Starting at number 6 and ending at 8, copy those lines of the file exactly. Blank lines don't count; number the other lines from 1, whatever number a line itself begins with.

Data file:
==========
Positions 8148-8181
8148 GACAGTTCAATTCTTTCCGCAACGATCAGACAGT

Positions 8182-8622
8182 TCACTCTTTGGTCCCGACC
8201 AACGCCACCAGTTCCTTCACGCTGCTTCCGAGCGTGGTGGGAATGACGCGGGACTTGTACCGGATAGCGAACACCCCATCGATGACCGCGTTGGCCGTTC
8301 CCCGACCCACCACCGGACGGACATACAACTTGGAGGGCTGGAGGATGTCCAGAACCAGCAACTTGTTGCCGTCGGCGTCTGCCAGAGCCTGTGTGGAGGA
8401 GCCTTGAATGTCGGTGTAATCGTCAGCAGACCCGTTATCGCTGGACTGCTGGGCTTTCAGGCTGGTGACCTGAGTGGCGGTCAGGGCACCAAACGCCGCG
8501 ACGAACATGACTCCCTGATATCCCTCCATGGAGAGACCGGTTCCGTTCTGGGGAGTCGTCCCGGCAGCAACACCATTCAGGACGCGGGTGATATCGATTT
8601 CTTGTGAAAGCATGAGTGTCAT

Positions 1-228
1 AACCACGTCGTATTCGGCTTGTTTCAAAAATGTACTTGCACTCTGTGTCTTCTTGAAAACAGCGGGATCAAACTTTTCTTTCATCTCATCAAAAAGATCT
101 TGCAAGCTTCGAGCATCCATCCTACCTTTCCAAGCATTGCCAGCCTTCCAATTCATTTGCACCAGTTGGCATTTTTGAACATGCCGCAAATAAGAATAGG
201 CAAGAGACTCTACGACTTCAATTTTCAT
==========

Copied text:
8301 CCCGACCCACCACCGGACGGACATACAACTTGGAGGGCTGGAGGATGTCCAGAACCAGCAACTTGTTGCCGTCGGCGTCTGCCAGAGCCTGTGTGGAGGA
8401 GCCTTGAATGTCGGTGTAATCGTCAGCAGACCCGTTATCGCTGGACTGCTGGGCTTTCAGGCTGGTGACCTGAGTGGCGGTCAGGGCACCAAACGCCGCG
8501 ACGAACATGACTCCCTGATATCCCTCCATGGAGAGACCGGTTCCGTTCTGGGGAGTCGTCCCGGCAGCAACACCATTCAGGACGCGGGTGATATCGATTT